The updates give people some much-needed sway over how Google saves personal information and what apps constantly track location, privacy advocates say. But other experts aren't ready to celebrate Google's moves.
CEO Sundar Pichai kicked off the company's annual developer conference by noting that the company wants to do more to stay ahead of "constantly evolving user expectations" on privacy. That focus echoed throughout the day, with the company demonstrating how many of its artificial intelligence capabilities — including some facial recognition and voice searches — are beginning to be processed on devices, rather than by constantly sending information to company servers.
Some critics, however, say Google's privacy updates sidestep more substantial changes that could threaten its ad-driven business model. "They're sort of marginal improvements," said Jeremy Tillman, president of Ghostery, which provides ad-blocking and anti-tracking software. "They are not bad, but they almost seem like they're designed to give the company a better messaging push instead of making wholesale improvements to user privacy."
Google also announced updates for its artificially intelligent voice assistant as well as a cheaper Pixel phone and a rebranding of its smart-home products. Data privacy and security at Google and its Big Tech counterparts have been under the microscope for more than a year now. Facebook dedicated much of its own conference last week to connecting people though more private channels rather than broadly on the social network.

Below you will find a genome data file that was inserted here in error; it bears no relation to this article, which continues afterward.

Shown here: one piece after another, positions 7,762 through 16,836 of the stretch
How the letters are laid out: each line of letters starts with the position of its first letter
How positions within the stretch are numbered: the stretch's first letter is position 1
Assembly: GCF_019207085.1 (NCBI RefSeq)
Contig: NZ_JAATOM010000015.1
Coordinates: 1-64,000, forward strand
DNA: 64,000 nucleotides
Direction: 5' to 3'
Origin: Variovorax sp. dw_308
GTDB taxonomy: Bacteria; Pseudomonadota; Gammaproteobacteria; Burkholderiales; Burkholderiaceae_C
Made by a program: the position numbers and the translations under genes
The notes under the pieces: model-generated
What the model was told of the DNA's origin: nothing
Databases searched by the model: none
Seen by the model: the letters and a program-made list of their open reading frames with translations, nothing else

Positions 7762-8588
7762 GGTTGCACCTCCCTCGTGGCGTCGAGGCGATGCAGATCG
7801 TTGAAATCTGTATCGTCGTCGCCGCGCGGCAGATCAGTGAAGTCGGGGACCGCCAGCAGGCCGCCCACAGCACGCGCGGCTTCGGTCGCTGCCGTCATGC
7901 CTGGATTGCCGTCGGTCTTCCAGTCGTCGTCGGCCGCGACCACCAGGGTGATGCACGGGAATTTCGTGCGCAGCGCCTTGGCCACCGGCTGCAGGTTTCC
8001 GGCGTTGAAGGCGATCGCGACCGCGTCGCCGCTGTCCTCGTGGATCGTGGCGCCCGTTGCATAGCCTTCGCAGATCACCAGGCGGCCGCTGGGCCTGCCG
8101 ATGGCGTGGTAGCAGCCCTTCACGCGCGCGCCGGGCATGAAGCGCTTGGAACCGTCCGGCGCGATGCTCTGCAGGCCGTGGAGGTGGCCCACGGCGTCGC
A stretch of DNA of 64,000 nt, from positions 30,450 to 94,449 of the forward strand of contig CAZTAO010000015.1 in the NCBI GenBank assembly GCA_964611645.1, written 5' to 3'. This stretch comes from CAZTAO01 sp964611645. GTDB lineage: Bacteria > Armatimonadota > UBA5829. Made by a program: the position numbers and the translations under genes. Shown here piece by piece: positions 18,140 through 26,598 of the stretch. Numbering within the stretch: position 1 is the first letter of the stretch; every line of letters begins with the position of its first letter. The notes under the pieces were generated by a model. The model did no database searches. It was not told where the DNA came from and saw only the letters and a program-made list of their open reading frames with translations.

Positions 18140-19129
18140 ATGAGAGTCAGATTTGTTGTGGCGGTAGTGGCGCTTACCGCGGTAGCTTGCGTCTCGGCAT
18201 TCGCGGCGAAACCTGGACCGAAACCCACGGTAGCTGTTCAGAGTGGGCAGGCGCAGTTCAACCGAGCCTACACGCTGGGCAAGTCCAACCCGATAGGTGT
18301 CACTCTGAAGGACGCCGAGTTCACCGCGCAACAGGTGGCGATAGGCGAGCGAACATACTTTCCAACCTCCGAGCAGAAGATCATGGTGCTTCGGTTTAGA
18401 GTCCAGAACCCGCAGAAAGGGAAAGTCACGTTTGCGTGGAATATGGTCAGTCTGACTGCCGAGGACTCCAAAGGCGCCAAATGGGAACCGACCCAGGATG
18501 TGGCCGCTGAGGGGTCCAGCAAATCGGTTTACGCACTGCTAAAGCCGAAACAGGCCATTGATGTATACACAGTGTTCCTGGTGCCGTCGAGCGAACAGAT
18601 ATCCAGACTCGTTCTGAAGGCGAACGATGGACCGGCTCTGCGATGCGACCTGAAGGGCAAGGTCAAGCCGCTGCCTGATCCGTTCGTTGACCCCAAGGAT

Google announced smaller but tangible changes across many of its products. The company makes billions of dollars annually by selling digital ads that are targeted at the interests people reveal through their search requests and data collected by Google apps and services.
For instance, the company said it will extend an "incognito mode" feature to its Google Maps and search apps. When activated, the app won't record user searches or movements, analogous to how the same feature works in its Chrome browser and YouTube now.
The latest version of Google's Android phone software will also alert users when apps may be exploiting access to phone location data, which Stephanie Cuthbertson, an Android senior director, called "some of your most personal information." Android Q, as the new operating system is currently known, will also let users restrict apps' access to location more generally — for instance, by only allowing apps currently in use to gather the data. (Some apps record location data continuously in the background.)
Location data has been a sore subject for Google. In 2018, an Associated Press investigation found that Google continued storing phone location data even when users turned off a "location history" setting in Android.
The breadth of Google's changes is "impressive," said Joe Jerome, a policy counsel with the Center for Democracy and Technology, a nonprofit backed by industry that advocates for an open internet and user privacy.